Just breathing. Perhaps simply taking a moment to notice breathing and the movement of the breath in the body. Taking a moment to “go back to basics” and re-connect with the breath. It is all to easy to seek new experiences and different ways of bringing mindfulness into our lives … and to get carried away with these new quests. It’s also helpful to remember that we already know how to be mindful and that we have a constant, vibrant reminder with us at all times if only we pay it some attention.
Returning to mindfulness is only a breath away.
I’ll use this page to share some Mindful Musings, current research stories and other items of interest from the mindfulness world.
The Mindfulness Initiative has just launched a seminal discussion paper “Mindfulness: Developing Agency in Urgent Times” which discusses the progression from “individual mindfulness to conscious action, mutual collaboration and collective agency”.
Mindfulness-based programs (Crane et al, 2017) derive from the seminal work of Jon Kabat-Zinn in the form of Mindfulness-based stress reduction courses. These courses sought to heal those suffering from a range of long-term conditions. Kabat-Zinn often reminded people that as long as they were breathing, “there was more right with you than wrong with you” (Kabat-Zinn-Zinn, 2013). MBSR was open to all, with participants finding themselves in groups with people experiencing a range of conditions.
MBCT (Mindfulness-based cognitive therapy) incorporated essential elements of MBSR in the service of treating those with recurrent depression. It was developed by Zindel Segal, Mark Williams and John Teasdale (Segal, Williams & Teasdale 2013) and brought together mindfulness and cognitive behavioural therapy in an 8-week course.
Research into both these approaches has increased exponentially in recent years. The American Mindfulness Research Association covers up-to-date movements in the field.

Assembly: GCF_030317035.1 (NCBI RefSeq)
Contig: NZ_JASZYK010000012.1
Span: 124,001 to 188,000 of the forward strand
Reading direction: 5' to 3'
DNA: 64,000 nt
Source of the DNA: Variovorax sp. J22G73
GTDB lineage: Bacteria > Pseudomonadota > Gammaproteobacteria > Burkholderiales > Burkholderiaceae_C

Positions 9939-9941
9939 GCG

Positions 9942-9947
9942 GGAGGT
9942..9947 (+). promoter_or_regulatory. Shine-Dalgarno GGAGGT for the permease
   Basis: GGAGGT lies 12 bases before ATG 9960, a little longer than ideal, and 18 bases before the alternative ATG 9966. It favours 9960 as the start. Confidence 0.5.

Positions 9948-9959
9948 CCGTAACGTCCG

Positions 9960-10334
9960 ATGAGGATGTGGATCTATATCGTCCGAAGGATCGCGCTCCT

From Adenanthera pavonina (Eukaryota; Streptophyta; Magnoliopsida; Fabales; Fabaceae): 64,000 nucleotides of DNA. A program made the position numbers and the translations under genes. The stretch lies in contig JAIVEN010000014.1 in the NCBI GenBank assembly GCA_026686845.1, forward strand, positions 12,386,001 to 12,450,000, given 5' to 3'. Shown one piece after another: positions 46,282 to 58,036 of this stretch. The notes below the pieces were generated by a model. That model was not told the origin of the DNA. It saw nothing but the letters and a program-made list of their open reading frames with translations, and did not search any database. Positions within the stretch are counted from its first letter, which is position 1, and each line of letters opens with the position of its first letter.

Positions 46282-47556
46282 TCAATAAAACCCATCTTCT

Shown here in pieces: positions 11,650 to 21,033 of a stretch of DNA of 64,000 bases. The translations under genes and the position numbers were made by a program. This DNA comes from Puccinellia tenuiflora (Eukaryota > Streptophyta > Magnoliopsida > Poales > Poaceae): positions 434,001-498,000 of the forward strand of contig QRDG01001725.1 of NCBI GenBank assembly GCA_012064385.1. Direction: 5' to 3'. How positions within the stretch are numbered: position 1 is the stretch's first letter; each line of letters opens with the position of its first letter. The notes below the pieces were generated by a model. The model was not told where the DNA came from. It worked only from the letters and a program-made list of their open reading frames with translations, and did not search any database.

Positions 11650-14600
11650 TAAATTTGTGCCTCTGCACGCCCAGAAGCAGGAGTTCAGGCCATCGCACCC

A Short Story: The one you feed …
An old Cherokee grandfather was sitting by the fire telling stories to his young grandson. “We all have two wolves inside of ourselves. One is impulsive, greedy, and mean-spirited; the other is kind, understanding and caring. Life is often a struggle between the two wolves.” The grandson thought about it, and asked “Which one wins?” The grandfather gently replied, “The one you feed.”
Whilst we are all navigating the challenges brought on by the current pandemic, it’s helpful to remember to look after our own mental health so that we can support and look after others. Now is a skilful time to consciously choose to incline towards Kindness and Understanding, without leaning towards judging the first wolf as “bad” and the second as “good”. We need to take care of both wolves, since both have something to teach us.
Our perspective and perception of our lives will be coloured by the Wolf that is calling the loudest. Sometimes we need to pause, and listen carefully so that we can act skilfully.
Jack Kornfield’s words are also pertinent here:
“Sometimes during periods when your struggles overwhelm you or last for a long time, you can mistake them for your life. You become used to your difficulty, and loyal to your suffering. You don’t know who you will be without it. But your difficulties are not the end of the story. They are one part of it ….”
Keeping your practice alive: A Day of Mindfulness at Home. Given the challenges offered by current world events, a day (or half-day) retreat at home may be a skilful way of using the time to take care of yourself and your mental health. It is helpful to set yourself a rough schedule of formal practices for the time that you have available, and to protect the time for your retreat (by switching off phones, devices etc and telling people that you be unavailable at this time). Set your intention to attend to your experience moment by moment, as we would do on a group retreat day. Remember to extend your mindfulness to the ordinary things (e.g. making a cup of tea, drinking and eating, washing up) as well as to the formal practices of sitting, walking, and doing the body scan. Experiment with mixing up the practices between stillness and walking, guided (with an audio recording) and silence. Sometimes it’s helpful to have a theme to reflect on, for example, the role kindness plays in your life, or gratitude and appreciation, or establishing equanimity. Please feel free to email me if you would like to share your experiences of a Day of Mindfulness at Home. Keep safe & well!